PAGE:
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This will be the third match of Day 7 on No.3 Court. Just like Monfils, this is Isner’s first Wimbledon round of 16 appearance in 10 tries. The 6’10” big man has never liked the low-bouncing balls the grass courts supply, so he’s happy to find the balls are bouncing a bit higher this year. Meanwhile the 19-year-old from Greece has reached the fourth round in just his second Wimbledon. His athleticism and tenacity were on full display during the first week of The Championships, most notably surviving a five-set thriller against Jared Donaldson. Isner also escaped a tight five-setter in his second round, saving match points against Ruben Bemelmans. Their only meeting was in Shanghai last fall, and to no one’s surprise, it was decided in two tiebreaks, which Isner won. If John is ever going to make a run at Wimbledon, this is likely his best chance. His big serve and experience edge should get him through, though I don’t discount the fighting Greek’s chances either, in a match that will likely be decided by a few pivotal points.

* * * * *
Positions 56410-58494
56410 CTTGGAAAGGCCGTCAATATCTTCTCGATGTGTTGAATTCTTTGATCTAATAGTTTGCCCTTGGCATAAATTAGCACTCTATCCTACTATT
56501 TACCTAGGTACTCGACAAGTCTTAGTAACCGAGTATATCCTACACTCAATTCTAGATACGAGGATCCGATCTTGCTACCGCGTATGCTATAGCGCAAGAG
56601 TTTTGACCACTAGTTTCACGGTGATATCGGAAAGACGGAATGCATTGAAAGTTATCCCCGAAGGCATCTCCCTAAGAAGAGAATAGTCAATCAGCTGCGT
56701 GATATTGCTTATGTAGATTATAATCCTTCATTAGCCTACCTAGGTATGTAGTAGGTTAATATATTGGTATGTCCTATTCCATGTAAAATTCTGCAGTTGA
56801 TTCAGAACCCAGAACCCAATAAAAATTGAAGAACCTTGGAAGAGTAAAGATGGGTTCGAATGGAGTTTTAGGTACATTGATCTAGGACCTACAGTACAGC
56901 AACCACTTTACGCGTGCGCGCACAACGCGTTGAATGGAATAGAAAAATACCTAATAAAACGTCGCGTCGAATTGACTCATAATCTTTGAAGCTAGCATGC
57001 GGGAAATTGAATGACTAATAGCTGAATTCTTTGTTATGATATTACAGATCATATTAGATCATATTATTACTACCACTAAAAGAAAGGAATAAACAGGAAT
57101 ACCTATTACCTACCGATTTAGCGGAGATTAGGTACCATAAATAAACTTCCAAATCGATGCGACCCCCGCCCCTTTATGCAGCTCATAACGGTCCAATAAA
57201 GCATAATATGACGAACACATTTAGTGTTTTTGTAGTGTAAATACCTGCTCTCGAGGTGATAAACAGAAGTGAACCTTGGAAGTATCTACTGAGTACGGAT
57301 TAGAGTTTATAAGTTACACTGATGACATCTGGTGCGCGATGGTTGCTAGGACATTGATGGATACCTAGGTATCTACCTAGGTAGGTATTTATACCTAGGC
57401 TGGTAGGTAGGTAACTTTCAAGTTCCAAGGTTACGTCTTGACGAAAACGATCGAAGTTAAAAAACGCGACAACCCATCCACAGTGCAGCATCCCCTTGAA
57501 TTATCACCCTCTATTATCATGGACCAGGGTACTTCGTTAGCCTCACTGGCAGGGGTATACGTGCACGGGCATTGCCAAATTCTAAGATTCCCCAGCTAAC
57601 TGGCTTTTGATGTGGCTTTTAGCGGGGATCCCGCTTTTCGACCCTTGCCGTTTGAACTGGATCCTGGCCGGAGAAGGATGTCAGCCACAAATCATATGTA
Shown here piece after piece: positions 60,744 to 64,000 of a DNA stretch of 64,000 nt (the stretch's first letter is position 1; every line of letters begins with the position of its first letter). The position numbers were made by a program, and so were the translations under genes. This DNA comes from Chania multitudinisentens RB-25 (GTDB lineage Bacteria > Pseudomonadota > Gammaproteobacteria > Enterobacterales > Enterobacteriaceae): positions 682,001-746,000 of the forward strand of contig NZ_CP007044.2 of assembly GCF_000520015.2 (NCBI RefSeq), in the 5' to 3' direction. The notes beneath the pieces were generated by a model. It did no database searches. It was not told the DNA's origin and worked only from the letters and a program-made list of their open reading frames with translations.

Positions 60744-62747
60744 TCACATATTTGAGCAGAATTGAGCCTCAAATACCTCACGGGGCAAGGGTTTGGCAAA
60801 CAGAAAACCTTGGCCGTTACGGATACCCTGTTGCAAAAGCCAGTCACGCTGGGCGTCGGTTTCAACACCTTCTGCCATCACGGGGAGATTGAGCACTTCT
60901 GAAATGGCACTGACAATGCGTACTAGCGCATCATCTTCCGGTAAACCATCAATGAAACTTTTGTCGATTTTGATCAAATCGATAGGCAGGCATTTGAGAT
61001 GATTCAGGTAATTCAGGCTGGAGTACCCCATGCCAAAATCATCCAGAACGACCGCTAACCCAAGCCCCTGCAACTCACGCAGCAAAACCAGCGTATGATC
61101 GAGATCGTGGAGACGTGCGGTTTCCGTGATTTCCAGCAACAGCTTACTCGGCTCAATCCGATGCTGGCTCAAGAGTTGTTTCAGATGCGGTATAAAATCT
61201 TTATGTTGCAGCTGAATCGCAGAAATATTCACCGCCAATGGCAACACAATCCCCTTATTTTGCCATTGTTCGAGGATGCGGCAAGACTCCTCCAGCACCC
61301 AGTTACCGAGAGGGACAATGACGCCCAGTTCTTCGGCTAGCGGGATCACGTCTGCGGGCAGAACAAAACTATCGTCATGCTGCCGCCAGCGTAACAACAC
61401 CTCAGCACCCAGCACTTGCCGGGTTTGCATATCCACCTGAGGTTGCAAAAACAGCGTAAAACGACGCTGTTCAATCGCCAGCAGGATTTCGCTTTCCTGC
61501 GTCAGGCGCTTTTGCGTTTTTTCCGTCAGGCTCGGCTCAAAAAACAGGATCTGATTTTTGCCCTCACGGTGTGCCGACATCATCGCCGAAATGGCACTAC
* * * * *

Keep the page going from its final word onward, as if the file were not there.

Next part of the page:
Rafael Nadal vs. Jiri Vesely
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The final match on the day’s Centre Court schedule will be Nadal’s opportunity to get passed the fourth round of Wimbledon for the first time in seven years. His opposition is eerily similar to the man who defeated him on this day last year, Gilles Muller: a big-serving lefty. The 6’6” Vesely has already eliminated two top 20 seeds from this tournament, though Fabio Fognini and Diego Schwartzman are not their best on grass. This is Jiri’s second appearance in the Wimbledon round of 16, the only Major where he has achieved that feat. Jiri was ranked inside the top 40 a few years ago, but came into Wimbledon barely ranked inside the top 100, and with a losing record of the year. While Vesely fits the prototype of the players Nadal has lost to at Wimbledon in recent years, this year the conditions are more in Rafa’s favor. Nadal won their only previous meeting, though that was on clay. An upset here is not unfathomable, but with Rafa eager to make a run at The Championships, I suspect he’ll advance.